Obviously I'm confused. The whole idea of .NET is to produce "platform independent executables". I have a large database application that I was hoping to one day be able to improve access from Sun workstations via .NET/MSIL. At the same time, I have many other applications that are simple, calculation intensive, and standalone. So I want both output forms depending on which project type I select. Just "integrating" a native compiler with VS.NET does not a .net compiler make. As to the level of integration achieved, if I have to buy a separate C compiler to get the same capabilities as CVF, that is entirely unacceptable (is that what I read?).
Hey glshome, dot net hasn't promised complete platform independence but complete microsoft platform independence.Ie it doesn't matter which version of windows your using(either windows 2000 or xp or windows server)as long as you use a supported version.Same as the java hype but no crossplatform support other than on x86 freebsd and some unofficial linux ports.Don't think you will ever find an official port for solarisof dot net (unless you pay a third party big dollars) but you may be able to use one of the linux ports(port of a port).Mono seems to be progressing wellhttp://www.go-mono.com/ http://www.gotmono.com/but is moving to x11 license(no required to share modified source, good and bad points)according to the go-mono page sparc Interpreter is in progress (no jit at the moment)
I think that if there is no long term plan to provide cross-platform portability as for Java, then there will be few large businesses that adopt .net. The large business requirement is to integrate business applications across various UNIX, Windows, Linux, OpenVMS, VM, and MVS platforms. Early on, it was listed in some summaries of future .net plans to produce JITs for other platforms. I can hardly see any value in producing MSIL if that's the case, the performance hit isn't worth it for most of my applications, I'll simply write portable source code and recompile a targeted binary.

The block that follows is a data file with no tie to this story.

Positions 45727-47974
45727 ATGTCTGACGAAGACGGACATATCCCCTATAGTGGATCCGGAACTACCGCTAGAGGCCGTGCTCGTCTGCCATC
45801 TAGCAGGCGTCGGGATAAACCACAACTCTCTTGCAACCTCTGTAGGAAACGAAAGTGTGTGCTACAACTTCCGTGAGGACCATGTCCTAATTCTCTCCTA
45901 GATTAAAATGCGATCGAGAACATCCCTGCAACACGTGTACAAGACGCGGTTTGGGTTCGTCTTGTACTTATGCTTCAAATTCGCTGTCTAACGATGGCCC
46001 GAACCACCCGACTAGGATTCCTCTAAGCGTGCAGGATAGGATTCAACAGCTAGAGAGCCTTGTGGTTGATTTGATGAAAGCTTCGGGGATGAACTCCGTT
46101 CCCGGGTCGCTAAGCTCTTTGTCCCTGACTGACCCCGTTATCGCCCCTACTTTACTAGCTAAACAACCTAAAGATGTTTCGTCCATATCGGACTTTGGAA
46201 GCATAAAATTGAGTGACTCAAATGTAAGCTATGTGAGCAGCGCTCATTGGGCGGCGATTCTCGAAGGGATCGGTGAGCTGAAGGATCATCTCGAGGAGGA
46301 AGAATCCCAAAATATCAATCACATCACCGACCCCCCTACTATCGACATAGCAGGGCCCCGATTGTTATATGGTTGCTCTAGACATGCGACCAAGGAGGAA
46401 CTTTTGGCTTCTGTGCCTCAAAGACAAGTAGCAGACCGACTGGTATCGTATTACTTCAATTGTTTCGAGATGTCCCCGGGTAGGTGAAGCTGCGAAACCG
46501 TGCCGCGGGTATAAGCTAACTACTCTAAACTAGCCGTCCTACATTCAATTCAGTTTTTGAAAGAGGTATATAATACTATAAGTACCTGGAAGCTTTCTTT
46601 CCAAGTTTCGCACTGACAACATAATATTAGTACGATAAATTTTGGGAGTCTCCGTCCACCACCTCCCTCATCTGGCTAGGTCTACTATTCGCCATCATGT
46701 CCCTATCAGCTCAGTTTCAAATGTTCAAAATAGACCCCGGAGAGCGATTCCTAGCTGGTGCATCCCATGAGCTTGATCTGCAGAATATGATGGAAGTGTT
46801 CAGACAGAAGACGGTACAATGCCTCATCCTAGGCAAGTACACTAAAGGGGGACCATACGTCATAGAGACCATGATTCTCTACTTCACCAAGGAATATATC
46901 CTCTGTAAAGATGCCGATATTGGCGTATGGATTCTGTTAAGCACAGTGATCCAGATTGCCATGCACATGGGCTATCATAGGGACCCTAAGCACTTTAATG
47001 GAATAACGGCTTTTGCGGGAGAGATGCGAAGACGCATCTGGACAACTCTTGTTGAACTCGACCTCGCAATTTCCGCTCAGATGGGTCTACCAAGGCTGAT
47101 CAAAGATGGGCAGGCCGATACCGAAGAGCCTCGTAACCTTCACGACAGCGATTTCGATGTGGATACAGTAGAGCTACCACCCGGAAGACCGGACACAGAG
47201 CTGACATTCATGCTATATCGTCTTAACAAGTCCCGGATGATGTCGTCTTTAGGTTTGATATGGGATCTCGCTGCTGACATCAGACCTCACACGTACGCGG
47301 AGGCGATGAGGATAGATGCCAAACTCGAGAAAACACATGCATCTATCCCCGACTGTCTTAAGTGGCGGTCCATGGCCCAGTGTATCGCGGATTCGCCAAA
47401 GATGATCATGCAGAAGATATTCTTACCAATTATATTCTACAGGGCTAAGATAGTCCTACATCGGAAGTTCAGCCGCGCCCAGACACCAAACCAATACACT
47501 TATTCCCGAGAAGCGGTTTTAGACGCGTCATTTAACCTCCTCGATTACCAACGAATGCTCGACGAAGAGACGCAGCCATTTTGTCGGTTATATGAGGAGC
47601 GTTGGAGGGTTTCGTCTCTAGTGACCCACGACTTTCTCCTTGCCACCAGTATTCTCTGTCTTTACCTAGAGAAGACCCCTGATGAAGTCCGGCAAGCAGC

An option to generate msil would be handy in some situations(especially graphics, windowing etc and increase plotting options(reduce cost of plotting options).You haven't thought of having a cross platform pro versionwith option to generate both linux and windows code ?That would be very handy.Only problem would be crossplatform graphics stuff, unless you used a crossplatform gui like wxwindows or similar.(or use one of the linux dot net / forms ports, unless someone does an official full port but fat chance of that I think(more chance of Apple open sourcing their gui libraries(which ain't going to happen)))Must say I haven't had any problems with salfords vs.net integration so far. Starting to use that more than CVF.Also finds more of my bugs than cvf or IF.